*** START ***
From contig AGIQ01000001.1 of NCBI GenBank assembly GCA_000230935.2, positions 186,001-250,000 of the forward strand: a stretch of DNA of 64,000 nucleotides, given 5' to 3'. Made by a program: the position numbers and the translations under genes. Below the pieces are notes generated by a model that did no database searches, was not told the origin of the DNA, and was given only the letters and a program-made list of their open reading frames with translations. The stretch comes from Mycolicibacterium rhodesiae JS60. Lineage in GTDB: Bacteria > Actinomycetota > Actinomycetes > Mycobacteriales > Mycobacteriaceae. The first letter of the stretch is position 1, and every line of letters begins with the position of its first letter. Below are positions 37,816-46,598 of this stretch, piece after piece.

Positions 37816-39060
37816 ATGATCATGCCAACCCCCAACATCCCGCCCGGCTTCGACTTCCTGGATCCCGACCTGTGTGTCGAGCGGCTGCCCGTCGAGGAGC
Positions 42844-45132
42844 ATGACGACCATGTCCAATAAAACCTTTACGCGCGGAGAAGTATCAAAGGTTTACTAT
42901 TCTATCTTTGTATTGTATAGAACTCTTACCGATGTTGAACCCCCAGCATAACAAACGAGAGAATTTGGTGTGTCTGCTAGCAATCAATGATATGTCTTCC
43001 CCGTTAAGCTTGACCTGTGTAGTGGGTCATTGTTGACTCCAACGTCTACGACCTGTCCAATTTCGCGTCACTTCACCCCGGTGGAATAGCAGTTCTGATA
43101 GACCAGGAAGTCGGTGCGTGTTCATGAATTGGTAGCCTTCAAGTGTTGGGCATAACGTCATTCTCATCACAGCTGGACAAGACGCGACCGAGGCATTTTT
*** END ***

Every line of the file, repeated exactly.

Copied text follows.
From contig AGIQ01000001.1 of NCBI GenBank assembly GCA_000230935.2, positions 186,001-250,000 of the forward strand: a stretch of DNA of 64,000 nucleotides, given 5' to 3'. Made by a program: the position numbers and the translations under genes. Below the pieces are notes generated by a model that did no database searches, was not told the origin of the DNA, and was given only the letters and a program-made list of their open reading frames with translations. The stretch comes from Mycolicibacterium rhodesiae JS60. Lineage in GTDB: Bacteria > Actinomycetota > Actinomycetes > Mycobacteriales > Mycobacteriaceae. The first letter of the stretch is position 1, and every line of letters begins with the position of its first letter. Below are positions 37,816-46,598 of this stretch, piece after piece.

Positions 37816-39060
37816 ATGATCATGCCAACCCCCAACATCCCGCCCGGCTTCGACTTCCTGGATCCCGACCTGTGTGTCGAGCGGCTGCCCGTCGAGGAGC
Positions 42844-45132
42844 ATGACGACCATGTCCAATAAAACCTTTACGCGCGGAGAAGTATCAAAGGTTTACTAT
42901 TCTATCTTTGTATTGTATAGAACTCTTACCGATGTTGAACCCCCAGCATAACAAACGAGAGAATTTGGTGTGTCTGCTAGCAATCAATGATATGTCTTCC
43001 CCGTTAAGCTTGACCTGTGTAGTGGGTCATTGTTGACTCCAACGTCTACGACCTGTCCAATTTCGCGTCACTTCACCCCGGTGGAATAGCAGTTCTGATA
43101 GACCAGGAAGTCGGTGCGTGTTCATGAATTGGTAGCCTTCAAGTGTTGGGCATAACGTCATTCTCATCACAGCTGGACAAGACGCGACCGAGGCATTTTT